Having just come from the unveiling of the latest Nook e-readers, I'm feeling more than ever that the future of reading will come in tablet form. I'm already "that guy": I read all my latest books on my iPad via iBooks or the Kindle app. And yet, there's something big--something obvious--that e-readers are missing. It's something that magazines, newspapers, DVDs, and Blu-rays have already figured out.
A way to marry print books and digital ones.
I see bookstores around me closing every day. I'm part of the problem. Here's the vile thing I do: I browse through a bookstore like a vulture. I finger through books. When I find one I like, I buy it, right there, on my iPhone--on the Kindle. The bookstore loses the purchase. I'm a horrible person. And yet, I'll keep doing it. Because those big, bulky physical books don't come with download codes to get e-versions, and right now, I'd rather choose digital. There has to be another way.
Of course, I also have hundreds of physical books on my bookshelf, but they collect dust. My massive book collection isn't that portable. The books are heavy. I treasure the rare volumes, but I don't want to repurchase these books on a Kindle--if they're even available. For future reads, I pick the e-version because I know I'll always have it, I can always redownload the file, and the book I have with me is better than the book I don't.
Barnes & Noble introduces Nook Tablet (live blog)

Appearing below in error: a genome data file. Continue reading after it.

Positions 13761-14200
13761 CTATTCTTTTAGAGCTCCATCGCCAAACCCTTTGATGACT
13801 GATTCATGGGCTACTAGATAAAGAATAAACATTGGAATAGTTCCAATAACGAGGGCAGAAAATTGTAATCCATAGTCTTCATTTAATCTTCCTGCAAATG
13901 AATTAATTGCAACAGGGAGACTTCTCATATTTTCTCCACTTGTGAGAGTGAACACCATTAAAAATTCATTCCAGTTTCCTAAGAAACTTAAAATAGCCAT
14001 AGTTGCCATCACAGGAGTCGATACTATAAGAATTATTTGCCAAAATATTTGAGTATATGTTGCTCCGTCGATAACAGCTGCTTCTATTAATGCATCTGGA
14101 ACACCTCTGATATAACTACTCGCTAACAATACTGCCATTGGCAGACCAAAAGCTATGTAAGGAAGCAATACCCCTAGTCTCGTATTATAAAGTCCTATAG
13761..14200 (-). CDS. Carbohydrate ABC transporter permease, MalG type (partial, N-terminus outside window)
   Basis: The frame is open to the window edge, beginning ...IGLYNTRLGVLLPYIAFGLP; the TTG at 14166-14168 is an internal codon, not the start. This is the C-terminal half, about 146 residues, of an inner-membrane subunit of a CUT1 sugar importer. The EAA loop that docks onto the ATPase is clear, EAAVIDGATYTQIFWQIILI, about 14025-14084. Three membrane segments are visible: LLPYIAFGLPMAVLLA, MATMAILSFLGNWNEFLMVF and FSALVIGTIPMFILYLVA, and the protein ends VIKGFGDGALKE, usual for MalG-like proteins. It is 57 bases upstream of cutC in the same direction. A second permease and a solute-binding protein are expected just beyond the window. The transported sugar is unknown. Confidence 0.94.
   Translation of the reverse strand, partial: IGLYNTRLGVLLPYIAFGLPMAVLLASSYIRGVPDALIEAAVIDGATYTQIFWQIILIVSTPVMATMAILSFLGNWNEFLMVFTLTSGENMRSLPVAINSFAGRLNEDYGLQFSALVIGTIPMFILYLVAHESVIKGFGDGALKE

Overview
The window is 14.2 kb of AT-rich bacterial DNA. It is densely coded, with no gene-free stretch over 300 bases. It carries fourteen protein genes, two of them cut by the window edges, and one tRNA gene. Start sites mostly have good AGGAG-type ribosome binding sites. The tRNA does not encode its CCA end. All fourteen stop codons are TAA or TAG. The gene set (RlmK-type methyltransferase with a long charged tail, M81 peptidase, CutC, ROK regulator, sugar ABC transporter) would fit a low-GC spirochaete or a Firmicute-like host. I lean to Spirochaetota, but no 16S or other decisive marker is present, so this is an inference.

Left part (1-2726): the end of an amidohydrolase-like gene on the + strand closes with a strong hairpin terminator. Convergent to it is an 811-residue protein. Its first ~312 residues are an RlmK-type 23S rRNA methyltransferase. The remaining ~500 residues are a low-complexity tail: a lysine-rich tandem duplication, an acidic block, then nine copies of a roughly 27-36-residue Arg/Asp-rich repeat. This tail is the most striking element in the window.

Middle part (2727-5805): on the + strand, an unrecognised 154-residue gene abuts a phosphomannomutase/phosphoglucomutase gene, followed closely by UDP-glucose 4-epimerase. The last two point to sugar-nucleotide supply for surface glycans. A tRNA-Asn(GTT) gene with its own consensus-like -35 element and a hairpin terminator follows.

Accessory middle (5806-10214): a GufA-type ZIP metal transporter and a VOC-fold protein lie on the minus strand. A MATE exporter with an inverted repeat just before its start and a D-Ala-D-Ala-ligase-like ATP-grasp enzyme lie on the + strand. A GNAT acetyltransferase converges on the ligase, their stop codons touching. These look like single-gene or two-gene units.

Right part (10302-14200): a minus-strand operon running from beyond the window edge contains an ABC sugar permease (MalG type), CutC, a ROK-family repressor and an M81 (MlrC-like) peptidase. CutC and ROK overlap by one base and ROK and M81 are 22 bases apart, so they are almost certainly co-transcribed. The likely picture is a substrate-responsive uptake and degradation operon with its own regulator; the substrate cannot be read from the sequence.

Nook Tablet: Hands-on with Barnes & Noble's Fire-eater
Old, real book vs. Kindle alternative: Which wins?
What I want is what Hollywood is already giving us for Blu-rays: discs packaged with DVDs and digital download codes. One purchase, many licenses. Why can't I buy a book and get the e-version as well? How much can that digital version cost? I'm never going to buy a second copy of that book. And, if I don't get that digital version, I'm not buying the physical copy. I just won't.
Converting our existing book libraries into digital copies is an unlikely dream, because there's no way to easily "rip" these books as we do our CDs. But we could start with books from this point on. Magazines already offer digital subscriptions to those who get the print version. Newspapers do it. Now books need to as well, or face being on the verge of extinction. A company like Barnes & Noble could, in its physical bookstore, give a Nook code for every physical book purchased there. Would publishers willingly agree to this? Would Barnes & Noble ever do this? Probably not. Still, Amazon.com did subsidize its initial prices on Kindle books to get them to $9.99.
Maybe, as a fellow editor imagines, books are destined to become beauty objects, specially printed and always expensive. Print books could become the CD box sets of reading. Buying one of these books would get you the e-reader download of your choice, along with other assorted extras. The digital download, on the other hand, could be bare-bones and, as a result, less expensive. Digital versions of albums are doing the reverse of this all the time with added bonus tracks, music videos, and other assorted gimmicks. Maybe it's time to think of new book pricing tiers: lower prices for a plain digital e-book, and more for editions with video interviews, extra chapters, and other special collector's elements for the true fan. If e-books were $5 a pop, maybe I'd consider buying two versions. At $16.99, I may not even buy one.
For now, though, I'm stuck with the same problem and solution: buying digital books while my dusty real ones go untouched...and never the two shall meet. And while this all happens, I'm abandoning real bookstores completely. It doesn't make me happy. So, publishers, authors, anybody: give me some assistance.
I don't need another e-reader. I need a way to fuse my physical books and my digital ones.
Somebody please help me.